@StateSenator, please vote yes! #copolitics #coleg
Istarted my career in politics as a legislative aide in the Colorado House of Representatives ten years ago. I was underpaid and overworked, but I got to walk into the Capitol every day, and after an airport-style security check, walk up six flights of stairs to my representative’s office. I became very good at putting together tallies of vote requests, of constituent e-mails, calls, and letters, getting yelled at on the phone, and making coffee.
I spent the day helping real people navigate their state government to access the information and services they paid for with their tax dollars, helping them tell their elected officials how they felt on a particular bill or issue, and making the greatest coffee possible for lawmakers who each represented 1/65th of the entire population of the state of Colorado.
I was passionate about my menial work, but found whittling down
constituent e-mails to tallies and cutting down calls to a summary sentence, fell short in a country based on representative democracy.
Given the low wage of a lowly legislative aide, I needed another job for additional income. I was fortunate enough to get a job writing for a startup in Boulder that was working on a sort of pre-Spotify music app, which sadly never got off the ground. At this side gig, I saw my very first iPhone in person, turned a Nintendo Wii controller into a musical instrument, and heard early stories about this “microblogging platform” called Twitter.
I thought “Twitter” was a very stupid name for a microblogging platform, personally, and I didn’t really see how you could get any real information across in 140 characters.
History has proven the latter to be an incorrect assessment, though I still don’t love the name.
Ten years ago there wasn’t a very good way for constituents to reach their elected officials directly in real time, at least for people who didn’t have time off during the week to go visit them at the capitol. Interaction between constituent and elected official was generally asynchronous. Representatives and senators sent e-mail newsletters and held town hall meetings and constituents sent e-mails, made phone calls, and even sent the occasional letter or postcard to 200 East Colfax Avenue. So there were filters and gatekeepers, both human and technological between elected officials and the people they represented.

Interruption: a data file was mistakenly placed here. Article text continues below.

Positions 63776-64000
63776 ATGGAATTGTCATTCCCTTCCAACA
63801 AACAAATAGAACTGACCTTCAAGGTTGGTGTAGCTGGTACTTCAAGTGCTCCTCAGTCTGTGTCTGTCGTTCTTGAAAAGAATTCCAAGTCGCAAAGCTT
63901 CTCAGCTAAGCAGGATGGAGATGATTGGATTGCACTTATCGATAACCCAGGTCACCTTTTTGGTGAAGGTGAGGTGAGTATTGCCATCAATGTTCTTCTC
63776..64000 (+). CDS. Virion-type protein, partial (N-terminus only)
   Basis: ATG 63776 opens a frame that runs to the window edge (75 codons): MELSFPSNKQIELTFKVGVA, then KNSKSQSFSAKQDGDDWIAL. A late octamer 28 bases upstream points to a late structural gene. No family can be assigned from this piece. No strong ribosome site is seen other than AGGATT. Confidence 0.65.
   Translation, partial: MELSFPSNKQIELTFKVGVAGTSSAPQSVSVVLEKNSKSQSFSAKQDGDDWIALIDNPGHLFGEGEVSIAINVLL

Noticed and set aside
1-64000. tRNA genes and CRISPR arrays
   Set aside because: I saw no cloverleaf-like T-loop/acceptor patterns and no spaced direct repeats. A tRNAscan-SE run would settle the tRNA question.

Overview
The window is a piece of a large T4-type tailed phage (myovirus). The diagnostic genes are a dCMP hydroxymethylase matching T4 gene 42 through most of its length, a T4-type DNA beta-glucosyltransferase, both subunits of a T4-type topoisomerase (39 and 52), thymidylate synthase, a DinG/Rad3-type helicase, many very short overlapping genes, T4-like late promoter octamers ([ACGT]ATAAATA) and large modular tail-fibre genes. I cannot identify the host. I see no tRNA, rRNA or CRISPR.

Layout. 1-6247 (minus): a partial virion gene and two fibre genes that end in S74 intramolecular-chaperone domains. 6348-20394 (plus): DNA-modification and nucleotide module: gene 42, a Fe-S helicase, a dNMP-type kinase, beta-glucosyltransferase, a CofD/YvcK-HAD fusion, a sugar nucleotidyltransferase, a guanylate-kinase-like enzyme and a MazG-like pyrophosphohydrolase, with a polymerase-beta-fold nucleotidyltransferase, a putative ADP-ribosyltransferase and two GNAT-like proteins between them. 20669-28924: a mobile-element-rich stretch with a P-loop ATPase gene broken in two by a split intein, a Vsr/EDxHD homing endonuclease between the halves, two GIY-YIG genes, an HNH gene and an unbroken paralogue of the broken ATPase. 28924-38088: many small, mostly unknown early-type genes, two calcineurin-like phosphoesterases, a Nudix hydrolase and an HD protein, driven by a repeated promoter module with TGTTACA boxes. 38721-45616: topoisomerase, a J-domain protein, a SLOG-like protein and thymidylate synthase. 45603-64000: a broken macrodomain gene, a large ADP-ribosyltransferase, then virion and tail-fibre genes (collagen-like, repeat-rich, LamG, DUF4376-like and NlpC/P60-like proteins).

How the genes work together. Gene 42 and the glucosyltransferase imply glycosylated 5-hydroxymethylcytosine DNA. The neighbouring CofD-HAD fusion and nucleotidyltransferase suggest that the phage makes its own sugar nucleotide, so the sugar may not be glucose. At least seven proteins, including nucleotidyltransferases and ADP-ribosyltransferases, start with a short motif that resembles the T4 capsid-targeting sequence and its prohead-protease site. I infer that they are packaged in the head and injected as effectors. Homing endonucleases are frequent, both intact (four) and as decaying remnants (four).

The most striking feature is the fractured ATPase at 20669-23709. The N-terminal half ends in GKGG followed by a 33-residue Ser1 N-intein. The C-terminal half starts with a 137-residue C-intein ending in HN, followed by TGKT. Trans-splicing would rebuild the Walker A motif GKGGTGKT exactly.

The House Democratic press office was always pushing the members and aides to get on Twitter, Facebook, come up with “social media plans,” and post content on their websites. The early attempts at utilizing social media as a constituent communications and services tool were generally unsuccessful. “Getting a hot dog with Jimmy!” “It’s really cold today, and it’s May, I thought winter was over!”
“A lot of Texas license plates driving around Denver today.”
And that’s how it went for quite a while; at least as far as social media and the state capitol were concerned. Most members of the legislature didn’t have smartphones, didn’t care to get one, and were perfectly happy using existing traditional media and correspondence channels to communicate with the people in their districts.
In 2008, the organization I now work for, ProgressNow Colorado, decided that it would be neat to have a centralized location for the political discussion in Colorado on Twitter. A place where constituents and lawmakers, reporters and activists could engage one another in 140 character debates about issues as they were developing in the state capitol and around the Democratic National Convention, which was in Denver that year.
Enter the #copolitics, and later, the #coleg hashtags, which we helped organize.
Within a few election cycles, Twitter had matured as a place for lawmakers, lobbyists, reporters, policy wonks and activists to quickly publish and interact with each other’s opinions in real time. Lawmakers signed up for Twitter in droves, smartphones were nearly universal among state legislators and I personally helped install the app and create accounts for many lawmakers still in office today. Twitter served as sort of a meta-debate going on above the fray on the floor of the House and Senate chambers. Representatives and senators would snipe at one another while they were waiting for their turn to talk in the well.
And, to this day it’s a good bet that lawmakers themselves, not some lowly legislative aide or press person, but the person whose name was on the ballot and got elected, is generally the one looking at their own Twitter and Facebook feeds throughout the day. Aides and other staff have access to their accounts and help monitor the information coming in and going out.
However, you should know that if you write a physical letter, make a phone call, send an e-mail, and send a tweet at your representative in Denver, the odds are that the tweet is the one communication out of all of them that actually makes its way directly to the lawmaker, unfiltered by staff. This seems to apply at the federal level as well, though less so as a result of pure volume. We are all painfully aware of the penchant our president has for the 140 character missive.
This is all to say that, believe it or not, right now as it stands the very best way to speak directly with your lawmaker, outside of a face-to-face meeting, is to tweet at them. You may even get a personal response directly from them. I never thought I’d say that, let alone write it down in the pages of Colorado’s Newspaper of Record, but, at least for now, it’s true.
True and good: Say what you want about the pitfalls of social media proliferation but voters, constituents and taxpayers have a real voice under the gold dome if
they know how to use it.